The sacraments (55): God’s boundless love

There are three pillars that support the New Apostolic Church’s understanding of salvation for the departed. The first one is the answer to the question: “What does God desire?” — The Bible has a great deal to say on that subject, namely that all human beings are to be saved.

God’s universal will to save: this is the term used by theologians when they talk about God’s intent—which is born of His love—to make His salvation accessible to all human beings. The first epistle to Timothy most clearly expresses this intention of God, “who desires all men to be saved”. However, this is certainly not the only Bible passage that attests to this comprehensive divine purpose.

For all nations of the earth

It already begins in the Old Testament. For example, the covenant with Noah, which was sealed with the rainbow, applies to “all flesh that is on earth”. And the divine covenant with Abraham promises that, through Abraham’s descendants, “all the nations of the earth shall be blessed”.

The prophets likewise portray a future in which salvation is most definitely not reserved exclusively for the people of Israel. For example, we read in the book of Isaiah that God “will make for all people a feast of choice pieces”. And Jeremiah goes on to add that “the Gentiles shall come to [God] from the ends of the earth”.

And the Psalms too depict God as the end-time King and Judge of all human beings. For instance, psalm 96 begins with the words: “Sing to the Lord, all the earth.” Similarly, Psalm 98 concludes with the words: “For He is coming to judge the earth. With righteousness He shall judge the world, and the peoples with equity.”

A single house or the whole world?

At first, the divine will to save seems restricted in the incarnation of God: “I was not sent except to the lost sheep of the house of Israel,” says Jesus. But His parables and miracles already point far beyond this.

For instance, there was the time when Jesus healed the servant of the captain of Capernaum: “Many will come from east and west, and sit down with Abraham, Isaac, and Jacob in the kingdom of heaven,” He prophesied.

And when the disciples wanted to know the meaning of the parable of the tares in the field, Jesus explained: “The field is the world”—not just some little strip of land on the eastern extremity of the Mediterranean Sea.

The Saviour of all human beings

After Easter, the beneficiaries of this newly wrought salvation finally becomes clear. Jesus Himself brings this to expression in the great commission He gives to His Apostles, namely to make disciples of “all the nations”, to proclaim the gospel to “all creatures”, and to be witnesses of Christ “to the end of the earth”.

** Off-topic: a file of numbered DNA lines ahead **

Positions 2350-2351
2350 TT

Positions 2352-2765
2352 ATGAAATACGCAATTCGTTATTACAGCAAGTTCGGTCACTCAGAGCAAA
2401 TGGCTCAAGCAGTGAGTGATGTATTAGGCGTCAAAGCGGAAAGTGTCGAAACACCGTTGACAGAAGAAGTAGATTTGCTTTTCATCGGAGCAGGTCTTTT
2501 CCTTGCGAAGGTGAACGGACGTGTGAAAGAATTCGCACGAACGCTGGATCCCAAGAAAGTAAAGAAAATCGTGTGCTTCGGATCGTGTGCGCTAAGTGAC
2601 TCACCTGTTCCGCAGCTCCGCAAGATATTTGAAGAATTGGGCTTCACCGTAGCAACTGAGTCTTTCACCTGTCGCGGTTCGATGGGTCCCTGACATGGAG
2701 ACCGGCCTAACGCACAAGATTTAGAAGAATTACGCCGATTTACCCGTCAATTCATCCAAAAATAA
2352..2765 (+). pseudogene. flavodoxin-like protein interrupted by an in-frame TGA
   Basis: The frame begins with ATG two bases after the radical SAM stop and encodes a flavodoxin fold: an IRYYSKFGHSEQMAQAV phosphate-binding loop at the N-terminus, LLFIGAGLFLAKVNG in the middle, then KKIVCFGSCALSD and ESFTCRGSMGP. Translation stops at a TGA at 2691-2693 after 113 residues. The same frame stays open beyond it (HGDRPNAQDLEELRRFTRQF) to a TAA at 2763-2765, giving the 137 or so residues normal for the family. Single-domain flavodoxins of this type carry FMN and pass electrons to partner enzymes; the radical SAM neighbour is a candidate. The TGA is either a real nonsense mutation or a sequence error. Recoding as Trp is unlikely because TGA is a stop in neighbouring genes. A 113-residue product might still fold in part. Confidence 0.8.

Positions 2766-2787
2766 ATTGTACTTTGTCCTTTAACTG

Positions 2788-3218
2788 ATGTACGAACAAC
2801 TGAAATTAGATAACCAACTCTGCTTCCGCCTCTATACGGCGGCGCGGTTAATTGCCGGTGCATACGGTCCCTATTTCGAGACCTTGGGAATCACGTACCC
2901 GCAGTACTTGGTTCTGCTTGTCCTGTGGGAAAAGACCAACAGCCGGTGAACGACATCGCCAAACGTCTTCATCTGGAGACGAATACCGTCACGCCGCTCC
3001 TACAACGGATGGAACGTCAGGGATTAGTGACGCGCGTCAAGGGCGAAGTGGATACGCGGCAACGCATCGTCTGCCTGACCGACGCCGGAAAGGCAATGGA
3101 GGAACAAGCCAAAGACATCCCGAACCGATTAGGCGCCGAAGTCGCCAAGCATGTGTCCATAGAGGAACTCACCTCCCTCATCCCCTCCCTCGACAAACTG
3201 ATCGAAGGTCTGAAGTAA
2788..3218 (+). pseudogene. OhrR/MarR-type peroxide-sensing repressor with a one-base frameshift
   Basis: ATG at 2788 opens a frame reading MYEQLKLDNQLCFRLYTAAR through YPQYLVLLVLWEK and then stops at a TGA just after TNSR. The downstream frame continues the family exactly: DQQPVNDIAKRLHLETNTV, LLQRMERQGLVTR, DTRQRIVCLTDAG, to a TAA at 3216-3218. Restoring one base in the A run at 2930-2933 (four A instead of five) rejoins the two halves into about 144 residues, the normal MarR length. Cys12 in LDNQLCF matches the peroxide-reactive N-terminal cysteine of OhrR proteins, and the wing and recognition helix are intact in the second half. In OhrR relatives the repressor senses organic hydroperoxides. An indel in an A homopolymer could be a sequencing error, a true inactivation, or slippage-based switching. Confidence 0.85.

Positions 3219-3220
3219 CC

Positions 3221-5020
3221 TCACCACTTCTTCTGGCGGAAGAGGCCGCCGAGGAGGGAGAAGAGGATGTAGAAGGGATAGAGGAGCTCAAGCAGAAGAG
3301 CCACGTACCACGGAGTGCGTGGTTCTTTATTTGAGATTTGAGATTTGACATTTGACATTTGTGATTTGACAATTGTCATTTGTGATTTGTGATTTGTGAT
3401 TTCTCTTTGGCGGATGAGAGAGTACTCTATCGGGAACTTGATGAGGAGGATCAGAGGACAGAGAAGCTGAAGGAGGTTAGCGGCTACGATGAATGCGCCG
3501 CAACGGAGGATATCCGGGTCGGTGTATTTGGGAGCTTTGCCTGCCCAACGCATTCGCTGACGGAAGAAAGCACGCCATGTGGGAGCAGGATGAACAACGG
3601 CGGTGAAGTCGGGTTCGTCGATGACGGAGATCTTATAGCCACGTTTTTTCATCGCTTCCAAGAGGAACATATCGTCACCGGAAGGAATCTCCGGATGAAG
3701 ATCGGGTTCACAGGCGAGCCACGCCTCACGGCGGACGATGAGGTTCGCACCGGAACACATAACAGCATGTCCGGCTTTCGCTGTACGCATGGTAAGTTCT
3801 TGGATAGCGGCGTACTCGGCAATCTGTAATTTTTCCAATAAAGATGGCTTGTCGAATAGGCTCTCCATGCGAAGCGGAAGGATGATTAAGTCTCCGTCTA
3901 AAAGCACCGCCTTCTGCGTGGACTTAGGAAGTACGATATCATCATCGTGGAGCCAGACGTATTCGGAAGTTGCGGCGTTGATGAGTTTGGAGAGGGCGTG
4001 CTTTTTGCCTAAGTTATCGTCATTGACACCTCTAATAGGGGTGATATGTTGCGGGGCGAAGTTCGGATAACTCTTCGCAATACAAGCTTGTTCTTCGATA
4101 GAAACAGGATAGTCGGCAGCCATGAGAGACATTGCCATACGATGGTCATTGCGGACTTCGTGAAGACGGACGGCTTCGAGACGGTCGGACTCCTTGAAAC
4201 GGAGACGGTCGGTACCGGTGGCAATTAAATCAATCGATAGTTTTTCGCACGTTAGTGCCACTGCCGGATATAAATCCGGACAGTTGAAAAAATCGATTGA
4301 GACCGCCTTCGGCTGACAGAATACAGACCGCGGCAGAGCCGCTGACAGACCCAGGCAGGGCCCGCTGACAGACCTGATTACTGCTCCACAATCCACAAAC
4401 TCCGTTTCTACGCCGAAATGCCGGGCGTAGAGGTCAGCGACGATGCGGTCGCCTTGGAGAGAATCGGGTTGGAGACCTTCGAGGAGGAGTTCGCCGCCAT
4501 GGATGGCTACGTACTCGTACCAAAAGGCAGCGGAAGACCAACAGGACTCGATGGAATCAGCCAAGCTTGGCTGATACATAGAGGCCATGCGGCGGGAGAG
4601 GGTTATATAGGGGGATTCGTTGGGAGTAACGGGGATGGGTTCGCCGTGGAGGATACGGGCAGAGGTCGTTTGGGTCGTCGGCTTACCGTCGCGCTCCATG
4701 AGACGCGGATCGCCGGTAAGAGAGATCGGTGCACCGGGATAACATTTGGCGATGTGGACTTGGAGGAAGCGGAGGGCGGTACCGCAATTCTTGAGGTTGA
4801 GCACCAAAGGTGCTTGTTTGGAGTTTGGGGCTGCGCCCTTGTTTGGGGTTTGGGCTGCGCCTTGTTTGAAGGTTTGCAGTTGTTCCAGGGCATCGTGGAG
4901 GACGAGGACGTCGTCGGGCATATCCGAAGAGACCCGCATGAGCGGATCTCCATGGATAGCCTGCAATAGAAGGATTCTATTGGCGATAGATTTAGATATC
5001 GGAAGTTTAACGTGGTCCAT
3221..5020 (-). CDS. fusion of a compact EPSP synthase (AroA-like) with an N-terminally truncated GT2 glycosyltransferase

And the epistles of the New Testament also proclaim that the living God is the “Saviour of all men”. In between there is only one Mediator, namely “the Man Christ Jesus, who gave Himself a ransom for all”. After all, “He died for all”—that is, for the forgiveness of sins, “and not for ours only, but also for the whole world.”

Beyond all borders

God’s universal will to save transcends all boundaries—not only those of geography, but also of culture, status, and gender. As Apostle Paul declares: “There is neither Jew nor Greek, there is neither slave nor free, there is neither male nor female; for you are all one in Christ Jesus.”

Can death then set a limit for this divine intent? Hardly! After all, we read as follows in the letter to the Romans: “For to this end Christ died and rose and lived again, that He might be Lord of both the dead and the living.”

For the New Apostolic Church it is therefore clear that

  • God’s will to save applies to all human beings of all time periods (CNAC 4.4).
  • through Jesus Christ, salvation has been made accessible to all human beings, both living and dead (CNAC 4.4.2).
  • His gospel applies equally to both (CNAC 9.6.3)
  • the Apostles fulfil Jesus’ commission to preach the gospel, forgive sins, and dispense the sacraments to both the living and the dead (CNAC 9.6.3)

Sacraments for the departed? The idea certainly doesn’t contradict God’s universal will to save—quite the contrary! And what about Jesus’ actions? The facts of the answer may be somewhat in dispute, but they do point to a common conviction. That will be the focus of the next part in this series.

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